Nurses Call for More Research on Nutrition Challenges for Patients With AML/MDS


Victoria R. Crowder, BSN, RN, and co-investigators, highlight existing gaps in the understanding of malnutrition risks facing patients with acute myeloid leukemia and myelodysplastic syndromes.

Patients with acute myeloid leukemia (AML) and myelodysplastic syndromes (MDS) are at an increased risk of nutrition complications, according to findings presented at the 48th Annual Oncology Nursing Society (ONS) Congress. Investigators conducted a literature review analysis, which demonstrated that these patients face challenges with eating, malnutrition, sarcopenia, impaired body mass index (BMI), weight loss, and impaired renal function.

Unfortunately, these challenges are often associated with impairments to physical functioning, and increased number of comorbidities, and in select cases, poor survival outcomes. Moreover, despite these findings, significant gaps remain in understanding the effect that nutrition challenges pose on these patients, according to Victoria R. Crowder, BSN, RN, who presented findings in a poster presentation.

“We did not find studies assessing effects of challenges on psychosocial outcomes or health of caregivers,” Crowder, a nurse at the University of North Caroline at Chapel Hill, said. “Only one study reported race and ethnicity of participants.”

AML and MDS are 2 related hematological cancers that predominately affect patients who are 60 years or older. The disease and the therapies used to treat them are associated with decreased food intake or taste preferences. Patients with these malignancies may find themselves unable to prepare meals or find their ability to absorb nutrients has been impaired. For example, chemotherapy-related adverse events (AEs), such as nausea, vomiting, and diarrhea, contribute to these ailments. Fatigue, which affects 46% to 98% of patients with AML and MDS, also deters patients from mealtimes and food intake.

In addition to affecting a patient’s physical health, nutrition has a negative effect on psychosocial health and quality of life, Crowder explained. It is important that nurses understand the full range of challenges that their patients experience to better help them mitigate these difficulties, she added.

To that end, nurse investigators sought to synthesize the existing literature surrounding challenges for older patients with nutritional struggles. Their literature review included 12 articles from PubMed, CINAHL, and SCOPUS. These articles were found using PRISMA-ScR guidelines. Patients eligible for assessment included those who were age 60 years or older with a diagnosis of AML/MDS. Studies had to be centered on gastrointestinal symptoms, nutritional conditions, or parenteral/enteral nutrition. Studies were excluded if they were assessing a clinical trial drug or assessing future cancer risk. Reviews, editorials, and qualitative designs were also excluded.

Overall, the synthesis included 8 retrospective studies, 3 prospective studies, and 1 that was not specified. Eight studies included patients with AML, 3 studies of patients with MDS, and 1 with a mix of both patients.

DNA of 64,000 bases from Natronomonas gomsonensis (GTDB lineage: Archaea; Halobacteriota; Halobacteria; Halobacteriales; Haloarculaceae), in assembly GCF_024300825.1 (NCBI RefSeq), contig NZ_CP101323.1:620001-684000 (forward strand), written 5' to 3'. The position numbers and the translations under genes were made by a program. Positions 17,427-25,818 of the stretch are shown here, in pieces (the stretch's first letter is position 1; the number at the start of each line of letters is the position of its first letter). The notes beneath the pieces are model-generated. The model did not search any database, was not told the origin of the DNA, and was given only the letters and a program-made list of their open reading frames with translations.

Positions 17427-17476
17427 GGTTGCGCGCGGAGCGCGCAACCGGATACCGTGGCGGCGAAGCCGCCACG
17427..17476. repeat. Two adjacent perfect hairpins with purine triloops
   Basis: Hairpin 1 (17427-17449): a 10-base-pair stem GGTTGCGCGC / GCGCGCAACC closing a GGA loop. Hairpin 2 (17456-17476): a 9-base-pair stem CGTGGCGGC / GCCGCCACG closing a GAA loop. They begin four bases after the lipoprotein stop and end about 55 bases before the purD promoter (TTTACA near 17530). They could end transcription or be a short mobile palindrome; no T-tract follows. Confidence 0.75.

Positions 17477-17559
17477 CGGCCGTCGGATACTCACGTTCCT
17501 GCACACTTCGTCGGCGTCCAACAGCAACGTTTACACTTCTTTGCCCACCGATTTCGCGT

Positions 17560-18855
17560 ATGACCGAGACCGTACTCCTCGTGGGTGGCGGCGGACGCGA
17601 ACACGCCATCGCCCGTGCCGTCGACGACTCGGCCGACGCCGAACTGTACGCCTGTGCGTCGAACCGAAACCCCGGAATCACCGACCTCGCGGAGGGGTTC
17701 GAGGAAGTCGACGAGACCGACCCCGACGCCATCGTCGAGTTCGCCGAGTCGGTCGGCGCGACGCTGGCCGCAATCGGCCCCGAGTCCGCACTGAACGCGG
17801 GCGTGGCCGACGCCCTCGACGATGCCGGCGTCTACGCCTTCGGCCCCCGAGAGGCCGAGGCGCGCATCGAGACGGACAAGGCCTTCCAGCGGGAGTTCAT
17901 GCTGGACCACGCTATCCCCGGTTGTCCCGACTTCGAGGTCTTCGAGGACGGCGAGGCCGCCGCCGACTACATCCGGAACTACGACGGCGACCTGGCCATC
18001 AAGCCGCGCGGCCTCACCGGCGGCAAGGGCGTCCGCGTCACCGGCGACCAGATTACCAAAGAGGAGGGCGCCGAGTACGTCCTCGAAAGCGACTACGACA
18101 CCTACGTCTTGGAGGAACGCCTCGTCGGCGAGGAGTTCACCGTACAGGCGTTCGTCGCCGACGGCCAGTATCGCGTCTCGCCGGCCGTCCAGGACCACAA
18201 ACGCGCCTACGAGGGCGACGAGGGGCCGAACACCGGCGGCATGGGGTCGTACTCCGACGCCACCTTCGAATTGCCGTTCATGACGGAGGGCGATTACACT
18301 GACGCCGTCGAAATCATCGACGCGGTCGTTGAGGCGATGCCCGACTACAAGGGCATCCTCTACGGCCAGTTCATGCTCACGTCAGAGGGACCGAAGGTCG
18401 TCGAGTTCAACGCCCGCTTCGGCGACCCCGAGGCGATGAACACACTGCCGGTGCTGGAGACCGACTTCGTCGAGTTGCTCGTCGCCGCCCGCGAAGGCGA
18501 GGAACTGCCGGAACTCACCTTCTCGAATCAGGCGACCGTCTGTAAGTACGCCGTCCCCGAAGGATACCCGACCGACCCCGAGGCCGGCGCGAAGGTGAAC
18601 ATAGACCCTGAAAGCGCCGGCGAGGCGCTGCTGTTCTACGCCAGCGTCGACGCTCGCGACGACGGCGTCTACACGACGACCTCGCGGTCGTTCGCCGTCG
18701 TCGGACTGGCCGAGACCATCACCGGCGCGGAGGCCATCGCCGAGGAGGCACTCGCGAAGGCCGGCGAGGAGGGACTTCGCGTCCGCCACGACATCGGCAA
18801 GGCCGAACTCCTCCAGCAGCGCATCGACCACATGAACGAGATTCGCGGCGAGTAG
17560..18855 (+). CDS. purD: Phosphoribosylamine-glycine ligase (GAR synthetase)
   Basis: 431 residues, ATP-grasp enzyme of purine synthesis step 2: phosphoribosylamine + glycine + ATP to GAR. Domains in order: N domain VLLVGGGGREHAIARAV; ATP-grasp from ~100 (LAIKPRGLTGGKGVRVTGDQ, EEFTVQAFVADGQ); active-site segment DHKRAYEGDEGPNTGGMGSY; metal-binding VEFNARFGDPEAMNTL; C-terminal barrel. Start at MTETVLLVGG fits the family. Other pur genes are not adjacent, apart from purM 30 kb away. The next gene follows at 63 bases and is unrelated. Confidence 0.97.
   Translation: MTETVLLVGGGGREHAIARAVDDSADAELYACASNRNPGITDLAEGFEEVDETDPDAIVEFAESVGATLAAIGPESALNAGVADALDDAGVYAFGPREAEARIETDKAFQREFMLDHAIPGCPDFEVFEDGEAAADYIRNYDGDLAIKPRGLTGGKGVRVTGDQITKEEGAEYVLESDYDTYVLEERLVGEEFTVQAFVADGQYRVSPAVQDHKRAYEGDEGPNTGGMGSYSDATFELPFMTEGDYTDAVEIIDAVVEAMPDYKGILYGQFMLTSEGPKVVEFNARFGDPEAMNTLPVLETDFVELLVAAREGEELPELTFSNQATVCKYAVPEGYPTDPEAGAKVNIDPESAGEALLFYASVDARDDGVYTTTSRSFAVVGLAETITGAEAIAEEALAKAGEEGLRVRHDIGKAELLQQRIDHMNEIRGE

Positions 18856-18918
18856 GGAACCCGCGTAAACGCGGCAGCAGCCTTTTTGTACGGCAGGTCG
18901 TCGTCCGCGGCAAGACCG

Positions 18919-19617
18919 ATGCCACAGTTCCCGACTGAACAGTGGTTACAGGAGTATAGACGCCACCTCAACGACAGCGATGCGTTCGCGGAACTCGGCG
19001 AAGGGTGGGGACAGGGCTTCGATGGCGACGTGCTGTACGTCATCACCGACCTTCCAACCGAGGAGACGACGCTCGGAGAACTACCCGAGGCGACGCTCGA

Nutritional status was assessed at the time of diagnosis in 4 studies and during induction chemotherapy in 3 studies. In 1 study, it was assessed during admission for hematopoietic stem cell transplantation. Two studies used a longitudinal assessment design.

Overall, across all the studies, 1 out of 3 patients with AML had a risk of malnutrition (mini-nutritional assessment [MNA] < 23.5) at baseline. Similarly, 1 out of 3 patients had already had 2% of greater weight loss before being admitted to stem cell transplantation.

Studies consistently demonstrated that increases in nutritional challenged worsen physical functioning. The studies also showed that patients with higher comorbidity index scores were more likely to experience gastrointestinal complications, such as mucositis, anal fissure, anal fistula, or hemorrhoids. No relationship was identified between MNA scores and severe (grade 3 or 4) treatment-related toxicities. Soy interventions were not shown to have an impact on clinical labs.

Furthermore, BMI showed no relationship to survival and MNAs showed mixed results: controlled nutritional status (CONUT) showed no relationship to survival but simplified CONUT scores did demonstrate a significant relationship. For patients with sarcopenia, being 60 years or older was linked to worse survival outcomes than being younger than 60 years.

As Crowder mentioned, the literature review did not identify any studies assessing the effects of these nutritional challenges on psychological outcomes or the health of the patient caregivers. Only one study reported on the race and ethnicity of the enrolled patients.

“We hope that a greater understanding of the challenges facing patients with AML and MDS may inform practice, [by] helping clinicians screen and address these challenges and to help them address the role these challenges can play in health and quality of life,” Crowder concluded.


Crowder VR, Bankole AO, Holliday AS, Fogle R, Leak Bryant A. Nutrition and eating in adults and older adults with acute myeloid leukemia and myelodysplastic syndromes: a scoping review. Poster Presented at: 48th Annual Oncology Nursing Society Congress; April 26-30, 2023; San Antonio, Texas. Accessed April 25, 2023.

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